If an LEA remains open, but students at high risk of severe medical complications are excluded during the outbreak, the exclusion is considered a change in placement, generally for exclusions that are considered to be a long duration (more than ten consecutive school days). LEAs and IEP and/or Section 504 teams must convene to discuss a change in placement. Equitable access is required when alternative settings for education need to be utilized. Although this may not be an issue while school closures are in place, the return to school also may present issues with exclusions for health reasons.
If an SWD is placed in a nonpublic school that closes due to health concerns, the LEA’s IEP or 504 team must make a determination for each child as to whether and to what extent services may be needed, as well as how to make up any skills lost.
LEAs can, and might consider, adding a distance learning plan to the IEP or 504 Plan in the event that special circumstances arise. The contingency plans allow the parents and providers an opportunity to determine the appropriate placement in special circumstances.
While there are severe challenges and compliance issues with both the IDEA and Section 504, the CDE has committed to “a reasonable approach to compliance monitoring that accounts for the exceptional circumstances facing the state.” Timelines for complaint investigations have been extended by the length of any school site closure.
Like every individual experiencing this uncharted course, the CDE and the ED are working hard to ensure students are not suffering educationally amid this crisis. The CDE has convened a work group of special education practitioners and other experts to help brainstorm best practices. There is a lot of information available, and some of it leaves more questions than answers. Some of the answers may not come for years down the road as we learn from this experience. We appreciate you and all you do for our students. We will bring new information as it comes out. In the meantime, below are several links to articles and guidance that have been published to date.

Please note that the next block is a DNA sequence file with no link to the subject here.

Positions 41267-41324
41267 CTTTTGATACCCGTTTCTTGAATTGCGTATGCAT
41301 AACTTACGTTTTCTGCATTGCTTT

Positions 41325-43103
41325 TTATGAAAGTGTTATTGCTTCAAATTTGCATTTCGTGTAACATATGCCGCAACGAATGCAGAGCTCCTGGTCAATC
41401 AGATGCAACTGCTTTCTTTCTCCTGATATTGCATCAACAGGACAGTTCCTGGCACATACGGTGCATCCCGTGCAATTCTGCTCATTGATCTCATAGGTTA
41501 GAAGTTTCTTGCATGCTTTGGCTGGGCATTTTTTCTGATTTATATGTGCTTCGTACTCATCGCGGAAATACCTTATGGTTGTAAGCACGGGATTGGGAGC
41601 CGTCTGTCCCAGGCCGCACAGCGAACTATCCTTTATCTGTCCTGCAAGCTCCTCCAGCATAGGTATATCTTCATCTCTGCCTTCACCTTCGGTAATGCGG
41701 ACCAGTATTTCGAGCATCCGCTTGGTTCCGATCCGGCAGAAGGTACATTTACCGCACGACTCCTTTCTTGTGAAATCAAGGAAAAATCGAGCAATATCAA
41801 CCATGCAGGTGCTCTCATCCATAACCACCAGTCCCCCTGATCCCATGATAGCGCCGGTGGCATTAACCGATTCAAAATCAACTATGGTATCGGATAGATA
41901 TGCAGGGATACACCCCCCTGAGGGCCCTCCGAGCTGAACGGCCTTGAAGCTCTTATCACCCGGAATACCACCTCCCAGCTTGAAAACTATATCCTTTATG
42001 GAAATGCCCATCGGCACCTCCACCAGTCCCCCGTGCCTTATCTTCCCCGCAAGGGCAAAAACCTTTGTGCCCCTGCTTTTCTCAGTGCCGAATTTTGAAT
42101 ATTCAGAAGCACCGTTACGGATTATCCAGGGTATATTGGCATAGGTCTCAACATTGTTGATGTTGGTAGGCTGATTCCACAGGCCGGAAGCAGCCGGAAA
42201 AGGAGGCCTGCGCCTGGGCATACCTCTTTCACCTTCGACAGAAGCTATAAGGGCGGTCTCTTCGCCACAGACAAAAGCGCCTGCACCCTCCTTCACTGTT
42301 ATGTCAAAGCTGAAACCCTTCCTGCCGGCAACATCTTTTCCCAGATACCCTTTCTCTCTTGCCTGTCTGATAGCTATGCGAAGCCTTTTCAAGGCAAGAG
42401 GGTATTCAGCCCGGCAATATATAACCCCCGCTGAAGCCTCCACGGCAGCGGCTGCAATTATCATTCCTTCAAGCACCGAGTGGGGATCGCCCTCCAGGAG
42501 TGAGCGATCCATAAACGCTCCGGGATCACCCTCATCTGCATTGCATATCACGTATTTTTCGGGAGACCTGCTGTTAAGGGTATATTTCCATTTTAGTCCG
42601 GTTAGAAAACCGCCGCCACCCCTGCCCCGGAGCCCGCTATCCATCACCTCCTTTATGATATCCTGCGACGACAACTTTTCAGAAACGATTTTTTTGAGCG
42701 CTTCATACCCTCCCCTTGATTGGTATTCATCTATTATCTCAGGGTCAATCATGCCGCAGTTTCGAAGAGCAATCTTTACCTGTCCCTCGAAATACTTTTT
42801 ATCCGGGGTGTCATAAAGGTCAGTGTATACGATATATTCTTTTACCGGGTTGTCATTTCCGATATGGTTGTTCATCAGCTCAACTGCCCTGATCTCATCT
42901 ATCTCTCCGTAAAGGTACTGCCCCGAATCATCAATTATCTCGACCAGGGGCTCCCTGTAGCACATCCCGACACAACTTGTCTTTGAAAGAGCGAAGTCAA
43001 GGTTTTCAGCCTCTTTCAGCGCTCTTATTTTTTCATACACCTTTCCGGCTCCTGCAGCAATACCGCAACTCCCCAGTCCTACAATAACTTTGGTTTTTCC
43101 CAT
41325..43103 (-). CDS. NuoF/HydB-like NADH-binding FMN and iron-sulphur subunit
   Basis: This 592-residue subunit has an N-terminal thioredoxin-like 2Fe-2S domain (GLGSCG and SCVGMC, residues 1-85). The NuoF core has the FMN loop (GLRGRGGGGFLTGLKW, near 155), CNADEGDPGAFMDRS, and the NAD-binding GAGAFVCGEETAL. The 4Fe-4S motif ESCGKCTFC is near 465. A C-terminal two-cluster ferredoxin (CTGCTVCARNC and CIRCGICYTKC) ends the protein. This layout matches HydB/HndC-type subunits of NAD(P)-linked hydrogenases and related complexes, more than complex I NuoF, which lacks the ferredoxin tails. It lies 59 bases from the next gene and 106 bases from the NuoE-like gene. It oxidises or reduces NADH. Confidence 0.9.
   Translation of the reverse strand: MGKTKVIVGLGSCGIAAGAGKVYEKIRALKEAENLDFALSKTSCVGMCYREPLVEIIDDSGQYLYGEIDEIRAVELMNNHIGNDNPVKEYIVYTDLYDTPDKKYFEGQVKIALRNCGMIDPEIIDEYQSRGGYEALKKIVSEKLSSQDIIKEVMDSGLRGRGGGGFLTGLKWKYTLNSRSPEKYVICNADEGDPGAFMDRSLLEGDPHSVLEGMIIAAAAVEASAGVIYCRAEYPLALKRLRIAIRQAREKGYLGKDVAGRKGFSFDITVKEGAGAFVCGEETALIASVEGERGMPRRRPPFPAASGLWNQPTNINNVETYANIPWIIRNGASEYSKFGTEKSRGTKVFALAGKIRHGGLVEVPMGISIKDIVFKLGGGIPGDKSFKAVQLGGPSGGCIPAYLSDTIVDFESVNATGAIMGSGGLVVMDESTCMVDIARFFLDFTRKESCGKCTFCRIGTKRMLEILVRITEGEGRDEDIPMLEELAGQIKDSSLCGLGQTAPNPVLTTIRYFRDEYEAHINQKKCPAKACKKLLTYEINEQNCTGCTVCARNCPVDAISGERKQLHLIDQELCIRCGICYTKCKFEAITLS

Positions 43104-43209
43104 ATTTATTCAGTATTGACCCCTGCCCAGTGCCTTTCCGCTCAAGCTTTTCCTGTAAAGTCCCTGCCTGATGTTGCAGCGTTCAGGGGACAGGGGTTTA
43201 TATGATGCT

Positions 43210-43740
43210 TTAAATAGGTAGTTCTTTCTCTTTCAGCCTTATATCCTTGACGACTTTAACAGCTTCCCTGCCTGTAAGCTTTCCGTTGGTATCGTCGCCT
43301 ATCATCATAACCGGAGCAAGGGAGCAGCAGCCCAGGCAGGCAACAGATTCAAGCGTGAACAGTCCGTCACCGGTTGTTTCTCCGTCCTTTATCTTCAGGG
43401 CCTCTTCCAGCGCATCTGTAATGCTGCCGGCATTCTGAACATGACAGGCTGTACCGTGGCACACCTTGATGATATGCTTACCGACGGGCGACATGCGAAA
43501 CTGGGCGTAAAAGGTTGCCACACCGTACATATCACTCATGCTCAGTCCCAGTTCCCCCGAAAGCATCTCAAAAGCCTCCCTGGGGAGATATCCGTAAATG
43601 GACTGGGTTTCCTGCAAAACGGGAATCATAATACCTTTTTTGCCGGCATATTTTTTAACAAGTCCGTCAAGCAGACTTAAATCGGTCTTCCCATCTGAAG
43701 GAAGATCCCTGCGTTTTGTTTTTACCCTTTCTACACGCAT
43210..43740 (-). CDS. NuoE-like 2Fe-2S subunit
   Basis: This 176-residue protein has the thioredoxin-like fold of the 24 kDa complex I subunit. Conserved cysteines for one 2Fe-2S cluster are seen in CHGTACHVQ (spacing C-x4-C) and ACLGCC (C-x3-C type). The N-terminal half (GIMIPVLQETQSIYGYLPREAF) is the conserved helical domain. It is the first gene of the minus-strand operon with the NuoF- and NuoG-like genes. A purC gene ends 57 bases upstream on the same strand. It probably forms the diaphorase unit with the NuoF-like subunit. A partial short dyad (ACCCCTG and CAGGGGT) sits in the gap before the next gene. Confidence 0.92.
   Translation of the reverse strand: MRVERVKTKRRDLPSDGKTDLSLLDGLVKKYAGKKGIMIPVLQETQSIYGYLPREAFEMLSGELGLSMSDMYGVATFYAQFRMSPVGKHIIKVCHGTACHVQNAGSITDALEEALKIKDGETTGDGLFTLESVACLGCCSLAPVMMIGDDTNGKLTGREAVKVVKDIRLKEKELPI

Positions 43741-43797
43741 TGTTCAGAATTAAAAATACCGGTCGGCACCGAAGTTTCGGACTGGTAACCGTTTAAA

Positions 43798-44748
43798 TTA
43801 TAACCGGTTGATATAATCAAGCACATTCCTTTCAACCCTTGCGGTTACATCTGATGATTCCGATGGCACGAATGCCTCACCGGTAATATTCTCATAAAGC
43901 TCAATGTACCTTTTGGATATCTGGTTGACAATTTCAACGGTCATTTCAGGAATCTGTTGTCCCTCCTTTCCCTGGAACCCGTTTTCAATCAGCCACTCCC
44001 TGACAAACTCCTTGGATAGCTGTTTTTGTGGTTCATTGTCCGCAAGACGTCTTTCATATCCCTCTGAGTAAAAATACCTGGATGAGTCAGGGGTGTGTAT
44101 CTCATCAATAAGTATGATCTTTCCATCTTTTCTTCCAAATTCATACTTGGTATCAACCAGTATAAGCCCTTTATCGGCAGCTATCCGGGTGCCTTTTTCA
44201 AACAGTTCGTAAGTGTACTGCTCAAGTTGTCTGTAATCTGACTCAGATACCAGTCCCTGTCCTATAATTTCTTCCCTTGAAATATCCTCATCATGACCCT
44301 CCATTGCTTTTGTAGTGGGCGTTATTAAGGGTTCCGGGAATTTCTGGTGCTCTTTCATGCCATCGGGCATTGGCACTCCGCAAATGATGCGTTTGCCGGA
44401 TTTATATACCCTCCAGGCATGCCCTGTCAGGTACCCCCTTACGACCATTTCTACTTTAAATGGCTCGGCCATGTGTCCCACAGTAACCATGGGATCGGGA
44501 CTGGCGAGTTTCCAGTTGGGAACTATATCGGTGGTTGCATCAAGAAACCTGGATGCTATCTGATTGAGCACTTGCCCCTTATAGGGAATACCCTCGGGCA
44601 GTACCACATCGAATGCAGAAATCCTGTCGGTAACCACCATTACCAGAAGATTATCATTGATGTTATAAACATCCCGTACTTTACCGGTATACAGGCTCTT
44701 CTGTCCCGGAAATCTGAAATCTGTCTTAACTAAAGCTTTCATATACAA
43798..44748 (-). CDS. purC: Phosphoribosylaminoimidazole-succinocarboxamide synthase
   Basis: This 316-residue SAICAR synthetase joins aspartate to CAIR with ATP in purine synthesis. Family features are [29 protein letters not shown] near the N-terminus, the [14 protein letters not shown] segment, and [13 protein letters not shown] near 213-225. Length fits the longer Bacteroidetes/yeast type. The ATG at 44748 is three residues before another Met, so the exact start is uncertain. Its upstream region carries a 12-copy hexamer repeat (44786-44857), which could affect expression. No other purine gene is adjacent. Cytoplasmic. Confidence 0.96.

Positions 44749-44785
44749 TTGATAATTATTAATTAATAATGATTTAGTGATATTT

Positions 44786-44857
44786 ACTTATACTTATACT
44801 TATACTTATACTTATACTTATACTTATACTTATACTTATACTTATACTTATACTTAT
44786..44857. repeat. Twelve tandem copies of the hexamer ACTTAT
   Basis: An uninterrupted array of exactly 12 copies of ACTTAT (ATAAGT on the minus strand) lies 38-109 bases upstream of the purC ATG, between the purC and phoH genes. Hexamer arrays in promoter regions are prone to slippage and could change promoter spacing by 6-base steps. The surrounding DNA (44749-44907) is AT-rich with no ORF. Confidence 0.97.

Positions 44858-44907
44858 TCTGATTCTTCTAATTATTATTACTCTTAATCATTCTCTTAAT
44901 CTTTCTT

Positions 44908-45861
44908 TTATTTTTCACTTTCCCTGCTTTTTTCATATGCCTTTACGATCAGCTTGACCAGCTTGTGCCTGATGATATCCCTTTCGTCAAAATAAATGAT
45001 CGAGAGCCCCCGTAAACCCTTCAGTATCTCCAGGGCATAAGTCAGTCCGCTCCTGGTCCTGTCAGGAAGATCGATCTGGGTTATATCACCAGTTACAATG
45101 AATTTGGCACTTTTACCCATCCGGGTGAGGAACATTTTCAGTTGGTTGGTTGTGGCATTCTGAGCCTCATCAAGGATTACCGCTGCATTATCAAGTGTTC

- Official Message from the State Director of Special Education—Mar 22, 2020
- ED Supplemental Fact Sheet for LEAs serving children with disabilities
- Further Guidance on distance learning, including considerations for SWD-accessible distance technology, instructional phone calls, and other activities (more information)
- Office of Administrative Hearings (OAH) updated information on special education due process hearings
- ED Questions and Answers on Providing Services to Children with Disabilities During the Coronavirus Disease 2019 Outbreak
- March 13, 2020, CDE letter regarding the COVID-19 pandemic
- CDE COVID-19 response
- ED guidance on protecting student civil rights
- Center on Online Learning and Students with Disabilities
- Common Sense Media list of Best Special Education Apps and Websites
- Council for Exceptional Children COVID-19 Information for Special Educators Like You
- Council of Administrators of Special Education resources for special education administrators
- Supporting Students with IEPs During eLearning Days
- Centers for Disease Control and Prevention interim guidance for administrators of K–12 schools and childcare programs